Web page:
What on earth is going on here? I scanned these images a couple of years ago then, confused, forgot about them:
The answer is in the 1924 Campanile, which I am still looking at today. This was an actual fight, part of a nearly week long tussle between the new freshmen and their would-be sophomore overlords. The freshmen came out on top in the end, led by their clever class president William McVey:
It’s hard to know where to start with McVey, one of the most interesting characters of this era. He was both a football player and an artist while at Rice and he went on to a long and productive career as a sculptor. Here’s his entry in the Encyclopedia of Cleveland History (yes, that’s a real thing). I’ve got some good stuff about his pieces on the Rice campus which I will dig out for tomorrow.
Bonus: Fondren is closed as of this afternoon but I would like to say that we’ve been washing our hands in there since before it was cool.
Enjoyed this piece. Re: the last picture: What if you’re not just visiting, but live there?
It’s always made me smile. It sounds like you and the toilet have been sitting out on the porch drinking sweet tea.
William McVey carved the friezes on the exterior of the San Jacinto Monument.
Very curious that an artist from Cleveland would choose to attend an infant institute almost on the frontier in 1923/1924. I surmise that either 1) he was recruited to play football; or 2) the reputation of W. W. Watkin had spread far and wide by that time. Once, at Homecoming, I asked Dr. Lebron how he liked living on the frontier. He replied, “Oh, Houston is not on the frontier. Dallas is, but not Houston”.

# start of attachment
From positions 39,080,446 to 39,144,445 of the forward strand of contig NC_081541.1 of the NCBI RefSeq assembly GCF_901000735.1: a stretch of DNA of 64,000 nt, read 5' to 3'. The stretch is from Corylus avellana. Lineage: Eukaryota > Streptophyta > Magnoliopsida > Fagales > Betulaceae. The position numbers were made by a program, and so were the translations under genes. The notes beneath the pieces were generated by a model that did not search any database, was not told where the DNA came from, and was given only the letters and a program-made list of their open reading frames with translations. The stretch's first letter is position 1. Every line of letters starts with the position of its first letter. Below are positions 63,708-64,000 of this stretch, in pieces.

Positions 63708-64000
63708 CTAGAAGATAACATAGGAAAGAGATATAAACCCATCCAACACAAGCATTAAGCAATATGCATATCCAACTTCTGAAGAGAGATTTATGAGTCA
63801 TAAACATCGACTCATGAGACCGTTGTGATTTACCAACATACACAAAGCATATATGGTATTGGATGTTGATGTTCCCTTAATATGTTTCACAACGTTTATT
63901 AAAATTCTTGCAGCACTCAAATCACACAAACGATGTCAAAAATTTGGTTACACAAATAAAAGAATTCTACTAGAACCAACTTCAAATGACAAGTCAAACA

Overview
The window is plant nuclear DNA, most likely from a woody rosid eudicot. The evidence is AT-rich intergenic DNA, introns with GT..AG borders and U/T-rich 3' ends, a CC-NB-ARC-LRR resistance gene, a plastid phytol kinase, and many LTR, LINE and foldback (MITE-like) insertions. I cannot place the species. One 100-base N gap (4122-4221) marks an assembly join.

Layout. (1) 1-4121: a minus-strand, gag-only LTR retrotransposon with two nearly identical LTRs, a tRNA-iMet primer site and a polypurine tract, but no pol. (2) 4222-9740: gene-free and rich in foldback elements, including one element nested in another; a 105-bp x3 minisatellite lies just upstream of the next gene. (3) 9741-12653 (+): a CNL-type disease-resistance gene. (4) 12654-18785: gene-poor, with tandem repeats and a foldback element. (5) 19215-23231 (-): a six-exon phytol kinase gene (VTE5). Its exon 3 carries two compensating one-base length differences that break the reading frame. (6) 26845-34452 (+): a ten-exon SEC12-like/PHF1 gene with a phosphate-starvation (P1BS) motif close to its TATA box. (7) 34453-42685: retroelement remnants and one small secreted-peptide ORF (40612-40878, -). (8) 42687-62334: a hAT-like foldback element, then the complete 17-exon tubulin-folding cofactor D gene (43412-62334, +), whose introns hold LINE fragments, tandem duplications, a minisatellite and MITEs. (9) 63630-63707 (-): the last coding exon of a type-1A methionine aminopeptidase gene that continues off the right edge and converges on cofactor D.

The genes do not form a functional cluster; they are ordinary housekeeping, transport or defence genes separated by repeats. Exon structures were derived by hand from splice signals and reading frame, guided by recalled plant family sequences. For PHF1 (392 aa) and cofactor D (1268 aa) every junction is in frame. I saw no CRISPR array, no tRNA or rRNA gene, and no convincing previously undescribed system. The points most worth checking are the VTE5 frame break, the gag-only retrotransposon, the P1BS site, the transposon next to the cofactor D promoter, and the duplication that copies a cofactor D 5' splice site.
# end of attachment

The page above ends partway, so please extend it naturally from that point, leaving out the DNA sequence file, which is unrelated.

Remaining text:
This article supports your recruitment hypothesis … and not so much Watkin’s reputation, as he returned to Cleveland to complete his degree:
He enrolled at the Cleveland School of Art (which later became the Cleveland Institute of Art), but soon seized another opportunity that took advantage of his athletic, six-foot-4-inch frame. He played football for Rice University’s Coach John Heisman, on a full scholarship. After three years (and several nose realignments) he returned to Cleveland to complete his degree.
But this Woodson Online article says he came to Rice as an architecture student, and THEN was recruited to play football.
I wonder if there are any articles or oral history interviews in which McVey told what really happened.
An article about McVey in the January 1961 Sallyport quoted a Cleveland Plain Dealer (newspaper) article about the sculptor: “His football career reached its peak when he missed a sideline tackle and hit the water bucket with his head, denting same.”
Turnverein Hall: “In 1913 the club moved to into a large four story building at Prairie and Austin that had been designed by Sanguinet, Staats, and Barnes. This complex contained a gymnasium, a library, meeting rooms, bowling alleys, ballrooms, banquet rooms, and a theater which could seat between 300 and 400 people.”